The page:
So much for quarterly updates on the progress made on XR724! Like very much the rest of the world, our ambitions and plans for the renovation ground to a halt back in March. For an elderly aircraft who lives outside the weather has been mercifully kind this year; I’m led to believe from the local members of the team that she remains in one piece, waiting patiently for her carers to make an appearance. I think it’s safe to say that, like so many others, 2020 has been largely a write off.
The dispersed nature of the team in their differing tiers, and the concerns for the health of self, family and others have limited very heavily the amount we can do, but we have remained in contact by social media which has been brilliant. That being said, small but vital jobs have been done and the power of the internet has helped enormously. We’ve sourced a supply of nitrogen which is used to moderate pressure in the hydraulic systems plus we used it to inflate the tyres on the aircraft, 315psi is a wee bit more than your average family car!
We’ve also sourced covers for the main and nose wheels – doesn’t sound like very much, but replacement tyres are non-existent and UV from the sun has a devastating effect on tyres so another little job ticked off.
Vital jobs too have continued in the maintenance area, with batteries ordered and fitted to ground power units to ensure that, when we do need them next year, getting power back on to the aircraft will be achievable. Organising and cataloguing our vast array of spares has also been a job waiting for a time and this year has most definitely been that. Readying our maintenance trailer has also been largely completed, as has the movement of our aircraft tug, so when we can get together we can fix the brakes, reasonably important when moving 10 tons of aeroplane, she may not move far, but once she’s on the move bringing her to a stop is kind of a basic requirement!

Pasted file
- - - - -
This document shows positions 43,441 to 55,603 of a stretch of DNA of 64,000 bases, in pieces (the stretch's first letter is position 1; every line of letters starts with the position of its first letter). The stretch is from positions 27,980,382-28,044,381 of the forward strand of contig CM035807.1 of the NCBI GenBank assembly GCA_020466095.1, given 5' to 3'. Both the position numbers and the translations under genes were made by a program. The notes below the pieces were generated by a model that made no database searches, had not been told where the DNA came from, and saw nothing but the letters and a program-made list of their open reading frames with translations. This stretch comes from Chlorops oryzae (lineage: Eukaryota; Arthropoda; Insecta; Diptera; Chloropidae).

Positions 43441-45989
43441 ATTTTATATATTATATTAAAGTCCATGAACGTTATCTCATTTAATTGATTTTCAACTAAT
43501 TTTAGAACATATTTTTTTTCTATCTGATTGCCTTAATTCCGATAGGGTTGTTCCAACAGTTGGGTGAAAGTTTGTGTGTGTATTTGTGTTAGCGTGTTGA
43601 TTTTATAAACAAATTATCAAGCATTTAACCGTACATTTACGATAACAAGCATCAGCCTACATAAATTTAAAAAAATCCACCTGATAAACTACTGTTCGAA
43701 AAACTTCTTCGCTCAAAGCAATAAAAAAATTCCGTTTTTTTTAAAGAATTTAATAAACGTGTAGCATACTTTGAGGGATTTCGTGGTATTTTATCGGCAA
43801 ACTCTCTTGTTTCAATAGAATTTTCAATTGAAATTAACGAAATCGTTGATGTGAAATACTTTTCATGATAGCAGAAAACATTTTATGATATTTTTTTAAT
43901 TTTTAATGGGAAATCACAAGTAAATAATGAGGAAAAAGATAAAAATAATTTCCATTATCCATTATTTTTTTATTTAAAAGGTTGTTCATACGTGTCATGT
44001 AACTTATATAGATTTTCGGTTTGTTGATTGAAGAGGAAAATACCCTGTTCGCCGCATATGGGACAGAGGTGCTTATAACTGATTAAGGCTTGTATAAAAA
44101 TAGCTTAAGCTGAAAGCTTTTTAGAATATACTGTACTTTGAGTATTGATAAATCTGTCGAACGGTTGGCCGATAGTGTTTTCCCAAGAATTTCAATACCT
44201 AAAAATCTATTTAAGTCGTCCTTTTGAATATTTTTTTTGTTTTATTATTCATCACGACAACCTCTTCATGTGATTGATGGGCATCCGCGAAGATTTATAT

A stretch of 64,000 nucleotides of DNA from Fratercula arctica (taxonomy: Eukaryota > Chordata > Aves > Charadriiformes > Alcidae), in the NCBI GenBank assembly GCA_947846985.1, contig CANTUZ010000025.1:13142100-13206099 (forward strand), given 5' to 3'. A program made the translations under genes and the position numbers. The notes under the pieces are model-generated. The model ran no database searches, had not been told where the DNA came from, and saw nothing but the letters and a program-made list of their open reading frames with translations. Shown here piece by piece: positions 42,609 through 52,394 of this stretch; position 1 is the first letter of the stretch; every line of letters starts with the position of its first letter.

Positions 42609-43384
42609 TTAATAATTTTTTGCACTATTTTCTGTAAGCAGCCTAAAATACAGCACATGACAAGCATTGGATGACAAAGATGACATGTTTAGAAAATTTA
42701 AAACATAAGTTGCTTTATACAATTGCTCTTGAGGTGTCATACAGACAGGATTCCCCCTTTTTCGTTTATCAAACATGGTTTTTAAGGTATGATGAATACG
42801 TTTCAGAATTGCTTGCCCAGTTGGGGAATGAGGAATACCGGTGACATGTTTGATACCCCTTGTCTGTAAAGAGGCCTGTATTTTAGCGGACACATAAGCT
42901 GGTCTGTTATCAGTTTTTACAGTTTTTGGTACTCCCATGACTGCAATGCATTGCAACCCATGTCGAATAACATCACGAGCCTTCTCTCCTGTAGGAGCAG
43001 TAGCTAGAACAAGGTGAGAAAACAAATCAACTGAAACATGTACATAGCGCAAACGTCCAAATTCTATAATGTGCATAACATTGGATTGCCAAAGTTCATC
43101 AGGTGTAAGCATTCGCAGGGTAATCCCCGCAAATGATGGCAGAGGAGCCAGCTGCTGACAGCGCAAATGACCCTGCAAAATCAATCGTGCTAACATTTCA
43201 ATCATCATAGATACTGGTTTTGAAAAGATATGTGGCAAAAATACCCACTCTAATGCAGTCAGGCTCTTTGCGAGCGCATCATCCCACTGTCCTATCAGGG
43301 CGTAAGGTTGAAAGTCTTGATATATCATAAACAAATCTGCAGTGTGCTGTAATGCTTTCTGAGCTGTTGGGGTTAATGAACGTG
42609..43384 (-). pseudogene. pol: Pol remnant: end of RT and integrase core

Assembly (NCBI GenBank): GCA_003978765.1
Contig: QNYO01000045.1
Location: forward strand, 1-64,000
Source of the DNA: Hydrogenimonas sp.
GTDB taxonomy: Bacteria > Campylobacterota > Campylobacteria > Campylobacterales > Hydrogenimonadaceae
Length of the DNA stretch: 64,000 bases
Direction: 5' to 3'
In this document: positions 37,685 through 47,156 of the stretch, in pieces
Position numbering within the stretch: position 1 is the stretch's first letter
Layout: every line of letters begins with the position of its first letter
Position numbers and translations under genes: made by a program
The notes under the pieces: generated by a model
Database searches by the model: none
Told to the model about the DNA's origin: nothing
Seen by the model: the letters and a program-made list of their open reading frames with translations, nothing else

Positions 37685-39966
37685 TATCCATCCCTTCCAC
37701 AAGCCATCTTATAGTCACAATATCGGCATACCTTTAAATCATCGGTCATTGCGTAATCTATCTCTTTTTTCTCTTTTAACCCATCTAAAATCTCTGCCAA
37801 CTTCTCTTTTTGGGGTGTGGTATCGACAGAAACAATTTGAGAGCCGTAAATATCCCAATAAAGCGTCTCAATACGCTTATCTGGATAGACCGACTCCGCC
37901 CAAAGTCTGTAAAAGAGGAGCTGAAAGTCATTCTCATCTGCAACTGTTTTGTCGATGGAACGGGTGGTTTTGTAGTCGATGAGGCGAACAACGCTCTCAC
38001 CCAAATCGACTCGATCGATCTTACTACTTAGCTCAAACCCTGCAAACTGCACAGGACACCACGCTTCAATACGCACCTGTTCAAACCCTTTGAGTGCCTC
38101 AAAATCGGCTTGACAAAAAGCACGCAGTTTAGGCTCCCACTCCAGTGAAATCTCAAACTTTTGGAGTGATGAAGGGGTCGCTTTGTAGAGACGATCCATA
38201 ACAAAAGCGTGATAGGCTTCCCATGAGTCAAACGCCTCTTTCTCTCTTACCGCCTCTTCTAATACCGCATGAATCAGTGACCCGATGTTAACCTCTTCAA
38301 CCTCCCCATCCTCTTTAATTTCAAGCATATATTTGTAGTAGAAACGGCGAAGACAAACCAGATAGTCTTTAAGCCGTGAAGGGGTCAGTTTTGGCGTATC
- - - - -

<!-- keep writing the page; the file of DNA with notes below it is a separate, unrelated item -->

Like so many parts of society, this year has seen an enforced pause, which in our hectic lives is sometimes not a bad thing; it has certainly given us all time to reflect and also read a load of former Royal Air Force publications on the removal and refurbishment of various parts of aircraft. Our focus for 2021 remains to generate some noise and get the airframe painted but of course this is all dependent on circumstances which are entirely beyond our control, although we will continue to do those little things that are possible.
This year has highlighted the need to get the aircraft under some form of shelter so if you have a 20m long 15m wide 6m high building you want rid of give me a shout and we’ll happily take it off your hands. Not only do we do 1950s aircraft, we do building disposals too, a versatile lot we most certainly are!
Hopefully 2021 will see a return to a more normal activity calender and I’ll be sure to post regular updates, all the very best to you and yours.